Critics pour scorn on Ballmer patent 'FUD'

Analysts believe Steve Ballmer's claim that governments who use Linux face the threat of patent lawsuits could rebound on Microsoft, while open-source vendors accuse it of spreading more fear, uncertainty and doubt

Steve Ballmer's claim that governments which use Linux face the risk of patent lawsuits drew a dismissive response from some in the IT industry on Thursday.

Speaking in Microsoft's Asian Government Leaders Forum in Singapore, Ballmer reiterated the controversial claim that Linux violates more than 228 patents, according to Reuters.

"Someday, for all countries that are entering the WTO (World Trade Organisation), somebody will come and look for money owing to the rights for that intellectual property," Ballmer reportedly said.

This statement didn't impress Novell which -- like Microsoft -- owns a very large number of software patents.

"The intellectual property risks associated with open-source software are really no greater than those with proprietary software and so far, nobody has filed any patent claims against open source," said Bruce Lowry, Novell spokesperson.

"Novell provides indemnity protection against legal action for our customers and we are committed to using our own patent portfolio to protect our open source software offerings," Lowry added.

Last month Novell chief executive Jack Messman declared that his company would use its patent portfolio to defend customers who used its open source software.

Gael Duval, founder of Linux vendor Mandrakesoft, accused Ballmer of scare tactics, and argued that Windows users were just as much at risk as Linux users.

"Again [we have] some fear, uncertainty and doubt from Microsoft. They do whatever they can to fight against Linux," Duval said.

"On the other hand, Microsoft is involved in a number of patent trials, so governments who use Microsoft products face patent lawsuits no more and no less than for Linux products," Duval added.

Stuart Cohen, chief executive of the Open Source Development Labs (OSDL), said his organisation had a lot of confidence in Linux's robustness when it came to IP, patents and copyright.

"Some of the world's largest vendors share our view and are willing to stand behind Linux to protect their customers, as are we. HP offers its Linux customers indemnification. So do Red Hat and Novell. Both Novell and IBM have publicly promised to use their extensive patent portfolios to protect Linux customers," said Cohen.

"And OSDL set up a $10m legal defence fund for Linux customers. With Linux adoption growing three times faster on the server than any other operating system, customers are clearly continuing to embrace Linux," Cohen added.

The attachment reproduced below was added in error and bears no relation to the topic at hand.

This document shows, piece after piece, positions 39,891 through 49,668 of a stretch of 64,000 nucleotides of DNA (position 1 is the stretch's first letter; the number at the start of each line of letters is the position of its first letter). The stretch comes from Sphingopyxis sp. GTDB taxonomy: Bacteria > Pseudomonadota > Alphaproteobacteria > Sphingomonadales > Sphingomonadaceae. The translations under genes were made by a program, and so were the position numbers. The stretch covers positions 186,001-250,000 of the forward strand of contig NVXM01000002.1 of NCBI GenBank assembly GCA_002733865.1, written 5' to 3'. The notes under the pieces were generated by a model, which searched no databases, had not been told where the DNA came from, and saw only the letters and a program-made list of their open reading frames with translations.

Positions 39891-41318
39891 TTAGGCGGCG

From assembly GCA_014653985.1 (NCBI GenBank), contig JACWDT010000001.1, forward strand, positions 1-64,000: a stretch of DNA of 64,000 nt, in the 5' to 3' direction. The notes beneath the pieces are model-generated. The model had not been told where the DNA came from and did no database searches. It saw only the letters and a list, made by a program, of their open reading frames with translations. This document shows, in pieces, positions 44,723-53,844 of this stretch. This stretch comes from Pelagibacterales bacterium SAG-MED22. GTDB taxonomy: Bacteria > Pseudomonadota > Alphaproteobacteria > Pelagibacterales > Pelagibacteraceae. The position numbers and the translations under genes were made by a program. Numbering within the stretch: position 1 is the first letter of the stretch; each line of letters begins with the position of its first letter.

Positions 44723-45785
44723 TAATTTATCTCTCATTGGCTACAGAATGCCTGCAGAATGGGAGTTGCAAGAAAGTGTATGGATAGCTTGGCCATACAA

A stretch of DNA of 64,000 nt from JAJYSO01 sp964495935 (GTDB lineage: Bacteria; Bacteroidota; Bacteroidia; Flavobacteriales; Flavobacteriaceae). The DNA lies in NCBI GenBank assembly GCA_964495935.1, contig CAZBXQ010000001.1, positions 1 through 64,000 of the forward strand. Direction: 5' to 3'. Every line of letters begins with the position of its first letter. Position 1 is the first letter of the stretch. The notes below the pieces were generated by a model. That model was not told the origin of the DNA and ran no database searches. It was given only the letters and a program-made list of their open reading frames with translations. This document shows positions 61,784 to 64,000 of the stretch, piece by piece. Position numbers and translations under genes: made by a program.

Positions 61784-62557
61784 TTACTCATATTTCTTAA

Microsoft was not immediately able to expand on Ballmer's remarks, which have sparked speculation that they represent Microsoft's plans for litigation against Linux.

Ballmer stopped short of saying that Microsoft itself would be suing Linux users, and also did not say who owned the patents in question. Previous reports have claimed that Linux violates 283 patents.

Analysts believe Ballmer's remarks could actually rebound on Microsoft.

"The impression that customers will get from these sort of comments will do nothing to move them closer to a mature and strategic relationship with Microsoft," said Rakesh Kumar, senior vice-president at META Group.

"Users are intelligent enough to assess their own risks. Microsoft needs to build bridges with international organisations rather than being abrasive," Kumar added.

If Ballmer's remarks do represent a turning point in its battle with Linux, then it is heading for explosive confrontations with several other IT giants.

On Wednesday, Sun chief executive Scott McNealy said his company was ready for war over the issue of intellectual property litigation.

McNealy told ZDNet UK sister site ZDNet Australia the recent Kodak patent case was an example of the company "taking a bullet" to protect its end-users.

"Customers need to use a software provider with cash in the bank, who protects and indemnifies them and will look out for their interests," McNealy said.

When asked how many bullets Sun could take, McNealy said the company had $7.4bn in the bank, strong growth and an "IP war chest" that "scares a lot of companies away". McNealy did not rule out a patent war, but was confident of Sun's position should one occur.

Brendon Chase of Builder AU contributed to this report